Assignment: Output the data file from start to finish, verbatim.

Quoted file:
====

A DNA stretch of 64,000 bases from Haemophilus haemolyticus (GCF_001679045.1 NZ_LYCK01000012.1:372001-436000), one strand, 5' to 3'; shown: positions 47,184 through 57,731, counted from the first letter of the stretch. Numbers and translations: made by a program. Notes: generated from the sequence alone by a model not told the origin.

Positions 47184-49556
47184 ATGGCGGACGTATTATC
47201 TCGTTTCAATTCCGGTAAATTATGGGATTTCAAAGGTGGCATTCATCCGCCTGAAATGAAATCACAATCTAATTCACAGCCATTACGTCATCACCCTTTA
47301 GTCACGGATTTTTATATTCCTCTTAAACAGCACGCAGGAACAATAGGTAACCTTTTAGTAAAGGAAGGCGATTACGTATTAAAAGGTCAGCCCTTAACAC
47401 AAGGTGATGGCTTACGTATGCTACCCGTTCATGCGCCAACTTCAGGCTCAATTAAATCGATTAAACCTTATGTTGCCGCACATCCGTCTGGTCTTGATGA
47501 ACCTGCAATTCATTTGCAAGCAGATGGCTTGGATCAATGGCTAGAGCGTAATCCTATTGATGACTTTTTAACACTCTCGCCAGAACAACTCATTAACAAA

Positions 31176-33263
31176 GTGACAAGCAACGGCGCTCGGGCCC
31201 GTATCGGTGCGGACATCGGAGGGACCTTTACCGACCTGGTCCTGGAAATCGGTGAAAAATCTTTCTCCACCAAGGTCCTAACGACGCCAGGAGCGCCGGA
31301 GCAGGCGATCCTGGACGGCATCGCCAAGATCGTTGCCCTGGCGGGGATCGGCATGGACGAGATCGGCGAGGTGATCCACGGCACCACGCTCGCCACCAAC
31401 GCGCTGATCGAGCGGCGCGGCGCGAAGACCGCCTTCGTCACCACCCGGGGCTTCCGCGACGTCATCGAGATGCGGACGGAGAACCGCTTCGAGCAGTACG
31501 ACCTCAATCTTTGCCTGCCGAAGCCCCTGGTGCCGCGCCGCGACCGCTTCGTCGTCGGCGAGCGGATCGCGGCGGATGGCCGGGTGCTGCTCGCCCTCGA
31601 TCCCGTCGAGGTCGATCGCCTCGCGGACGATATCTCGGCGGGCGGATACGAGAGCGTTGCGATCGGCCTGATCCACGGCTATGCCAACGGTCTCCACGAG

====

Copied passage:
A DNA stretch of 64,000 bases from Haemophilus haemolyticus (GCF_001679045.1 NZ_LYCK01000012.1:372001-436000), one strand, 5' to 3'; shown: positions 47,184 through 57,731, counted from the first letter of the stretch. Numbers and translations: made by a program. Notes: generated from the sequence alone by a model not told the origin.

Positions 47184-49556
47184 ATGGCGGACGTATTATC
47201 TCGTTTCAATTCCGGTAAATTATGGGATTTCAAAGGTGGCATTCATCCGCCTGAAATGAAATCACAATCTAATTCACAGCCATTACGTCATCACCCTTTA
47301 GTCACGGATTTTTATATTCCTCTTAAACAGCACGCAGGAACAATAGGTAACCTTTTAGTAAAGGAAGGCGATTACGTATTAAAAGGTCAGCCCTTAACAC
47401 AAGGTGATGGCTTACGTATGCTACCCGTTCATGCGCCAACTTCAGGCTCAATTAAATCGATTAAACCTTATGTTGCCGCACATCCGTCTGGTCTTGATGA
47501 ACCTGCAATTCATTTGCAAGCAGATGGCTTGGATCAATGGCTAGAGCGTAATCCTATTGATGACTTTTTAACACTCTCGCCAGAACAACTCATTAACAAA

Positions 31176-33263
31176 GTGACAAGCAACGGCGCTCGGGCCC
31201 GTATCGGTGCGGACATCGGAGGGACCTTTACCGACCTGGTCCTGGAAATCGGTGAAAAATCTTTCTCCACCAAGGTCCTAACGACGCCAGGAGCGCCGGA
31301 GCAGGCGATCCTGGACGGCATCGCCAAGATCGTTGCCCTGGCGGGGATCGGCATGGACGAGATCGGCGAGGTGATCCACGGCACCACGCTCGCCACCAAC
31401 GCGCTGATCGAGCGGCGCGGCGCGAAGACCGCCTTCGTCACCACCCGGGGCTTCCGCGACGTCATCGAGATGCGGACGGAGAACCGCTTCGAGCAGTACG
31501 ACCTCAATCTTTGCCTGCCGAAGCCCCTGGTGCCGCGCCGCGACCGCTTCGTCGTCGGCGAGCGGATCGCGGCGGATGGCCGGGTGCTGCTCGCCCTCGA
31601 TCCCGTCGAGGTCGATCGCCTCGCGGACGATATCTCGGCGGGCGGATACGAGAGCGTTGCGATCGGCCTGATCCACGGCTATGCCAACGGTCTCCACGAG